All of the drills followed the “explain-show-then-do-in-batches” philosophy. Mike Green likes to talk about his training philosophy on P&S, and how he uses cognitive science to make it the most effective for the time spent. All of the drills were explained, then shown, and then done in two lines. You shot the drill and then had some time to reload and think. It’s a good format, and I like it. Slinging tons of lead down range for the hell of it is one of those things I’ve grown more and more wary of as I’ve matured as a shooter.

There was a bit of initial dry-fire, along with practicing switching from standing-to-kneeling-to-prone. Dry-fire is valuable – I do it every day with my Glock 17 – but I suspect this was to ascertain relative skill levels without putting ammo in the guns.

  Andy teaching a younger shooter how it’s done.

Andy teaching a younger shooter how it’s done.

Following that, there was a zero confirmation exercise from the prone position. This was drama-free, except for one newer shooter who didn’t remember to turn on her optic and shot using her optic as a ghost ring (incidentally, not a bad skill to try once in a while). I did alright, but here’s your first Galil-centered take-away from the class: Galils don’t seem terribly stable when shooting from a “magazine-monopod” prone position. I had quite a bit of vertical stringing due to that instability. On the plus side, my dust cover seemed to be holding my 25yd zero fine. Maybe design and I’ll 3D-print a monopod magazine plate or similar.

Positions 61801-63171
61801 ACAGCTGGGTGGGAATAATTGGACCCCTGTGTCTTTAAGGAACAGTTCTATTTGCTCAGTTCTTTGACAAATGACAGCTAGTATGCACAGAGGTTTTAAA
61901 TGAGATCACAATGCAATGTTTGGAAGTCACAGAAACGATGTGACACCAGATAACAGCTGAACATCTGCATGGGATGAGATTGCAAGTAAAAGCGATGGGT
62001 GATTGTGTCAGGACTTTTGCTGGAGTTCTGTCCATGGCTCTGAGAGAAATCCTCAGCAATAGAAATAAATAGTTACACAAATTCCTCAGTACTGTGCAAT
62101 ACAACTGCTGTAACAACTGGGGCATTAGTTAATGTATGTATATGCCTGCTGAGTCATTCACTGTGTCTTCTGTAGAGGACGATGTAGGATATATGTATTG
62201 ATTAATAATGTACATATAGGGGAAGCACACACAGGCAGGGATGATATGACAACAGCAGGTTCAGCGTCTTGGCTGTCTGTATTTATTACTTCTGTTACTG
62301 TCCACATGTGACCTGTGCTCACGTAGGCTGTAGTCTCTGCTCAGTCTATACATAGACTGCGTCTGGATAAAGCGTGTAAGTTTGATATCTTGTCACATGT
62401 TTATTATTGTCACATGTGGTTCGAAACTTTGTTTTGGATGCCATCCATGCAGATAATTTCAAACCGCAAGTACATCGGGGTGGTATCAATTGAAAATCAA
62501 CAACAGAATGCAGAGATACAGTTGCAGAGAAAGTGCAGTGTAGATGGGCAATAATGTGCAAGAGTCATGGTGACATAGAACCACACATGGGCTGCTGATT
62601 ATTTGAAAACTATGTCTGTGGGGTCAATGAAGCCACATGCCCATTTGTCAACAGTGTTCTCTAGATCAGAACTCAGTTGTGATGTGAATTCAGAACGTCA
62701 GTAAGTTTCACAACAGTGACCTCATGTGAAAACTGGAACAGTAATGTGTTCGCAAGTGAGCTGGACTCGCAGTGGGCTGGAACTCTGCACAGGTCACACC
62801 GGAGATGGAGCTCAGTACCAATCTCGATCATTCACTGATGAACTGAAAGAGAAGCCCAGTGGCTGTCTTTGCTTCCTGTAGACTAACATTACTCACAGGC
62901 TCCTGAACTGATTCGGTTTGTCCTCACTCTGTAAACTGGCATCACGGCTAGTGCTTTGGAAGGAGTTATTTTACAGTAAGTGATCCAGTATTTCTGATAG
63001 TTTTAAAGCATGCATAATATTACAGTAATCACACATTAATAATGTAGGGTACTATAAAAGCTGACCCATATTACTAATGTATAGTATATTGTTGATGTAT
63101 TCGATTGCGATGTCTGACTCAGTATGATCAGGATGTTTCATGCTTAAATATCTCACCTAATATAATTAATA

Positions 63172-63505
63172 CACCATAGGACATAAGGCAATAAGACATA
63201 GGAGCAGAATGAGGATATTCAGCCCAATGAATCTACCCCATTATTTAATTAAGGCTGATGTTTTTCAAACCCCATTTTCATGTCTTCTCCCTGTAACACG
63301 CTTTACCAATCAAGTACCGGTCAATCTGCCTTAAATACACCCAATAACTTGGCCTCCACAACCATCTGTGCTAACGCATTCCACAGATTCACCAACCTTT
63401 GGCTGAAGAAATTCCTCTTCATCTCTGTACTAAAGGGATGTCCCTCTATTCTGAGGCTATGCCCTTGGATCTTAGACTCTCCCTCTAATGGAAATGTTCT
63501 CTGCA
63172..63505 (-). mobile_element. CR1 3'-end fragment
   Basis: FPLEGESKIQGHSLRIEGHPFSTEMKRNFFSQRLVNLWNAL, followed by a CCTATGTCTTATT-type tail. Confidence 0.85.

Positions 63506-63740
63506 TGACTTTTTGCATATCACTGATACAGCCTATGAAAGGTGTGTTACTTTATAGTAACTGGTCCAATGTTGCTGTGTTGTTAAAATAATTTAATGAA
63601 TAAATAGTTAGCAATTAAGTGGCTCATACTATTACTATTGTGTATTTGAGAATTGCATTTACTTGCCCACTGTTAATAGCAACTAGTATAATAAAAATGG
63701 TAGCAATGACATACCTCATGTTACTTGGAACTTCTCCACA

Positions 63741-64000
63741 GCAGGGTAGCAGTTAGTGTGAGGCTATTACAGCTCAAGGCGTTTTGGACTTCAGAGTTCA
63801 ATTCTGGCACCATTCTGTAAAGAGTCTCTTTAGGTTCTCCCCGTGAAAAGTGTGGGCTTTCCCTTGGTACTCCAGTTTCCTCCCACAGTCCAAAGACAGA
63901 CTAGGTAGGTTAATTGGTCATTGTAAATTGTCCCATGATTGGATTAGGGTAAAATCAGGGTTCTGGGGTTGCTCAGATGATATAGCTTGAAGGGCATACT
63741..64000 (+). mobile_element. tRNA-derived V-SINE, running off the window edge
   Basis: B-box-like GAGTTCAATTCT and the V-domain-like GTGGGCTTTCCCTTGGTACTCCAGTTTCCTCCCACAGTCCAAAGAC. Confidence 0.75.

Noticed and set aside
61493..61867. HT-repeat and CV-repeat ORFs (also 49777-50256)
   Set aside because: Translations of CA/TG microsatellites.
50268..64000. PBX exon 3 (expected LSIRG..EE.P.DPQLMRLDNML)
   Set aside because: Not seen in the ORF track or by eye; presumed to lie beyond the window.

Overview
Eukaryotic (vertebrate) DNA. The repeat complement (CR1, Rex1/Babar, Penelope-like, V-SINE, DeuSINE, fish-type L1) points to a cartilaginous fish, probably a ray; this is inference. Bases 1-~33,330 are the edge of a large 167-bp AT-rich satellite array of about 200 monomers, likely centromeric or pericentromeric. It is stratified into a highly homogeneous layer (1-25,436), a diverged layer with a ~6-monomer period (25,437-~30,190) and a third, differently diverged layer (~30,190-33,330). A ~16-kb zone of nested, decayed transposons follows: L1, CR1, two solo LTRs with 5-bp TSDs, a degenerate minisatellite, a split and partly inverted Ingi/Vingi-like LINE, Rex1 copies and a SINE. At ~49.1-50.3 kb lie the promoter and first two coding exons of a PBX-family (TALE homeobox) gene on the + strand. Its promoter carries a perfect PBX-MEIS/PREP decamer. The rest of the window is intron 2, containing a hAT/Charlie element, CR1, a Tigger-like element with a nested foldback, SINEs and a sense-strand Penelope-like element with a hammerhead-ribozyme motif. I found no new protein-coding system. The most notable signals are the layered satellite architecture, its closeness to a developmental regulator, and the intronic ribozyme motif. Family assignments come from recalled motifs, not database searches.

Now that zeros were verified, the next item on the agenda was the first drill: from low ready, shoot one, at 10yds. Basic stuff, but snap shots are an important skill. This is also the usual “height over bore” demonstration. The Galil is on the same order of height over bore as an AR, so I basically knew where to aim. What is different with a Galil, though:

  1. It’s heavy compared to an AR like the M16A1. Think 9.8lbs vs 7.5lbs. This is nice for follow-up shots, but sucks to carry slung. I can see why the IDF tankers loved this gun while the infantry hated it.

  2. No red dot, at least on mine… yes, I shot this class with irons only. I did fine, and I am relatively happy with the Galil’s iron sight setup. If we had been shooting at 50yds-100yds, I might not have been so fine, so YMMV.

  3. The safety situation is not nearly as intuitive as the one on an AR. I think some people see the thumb safety on the Galil as gimmicky, but it is a vast improvement over just the AK lever.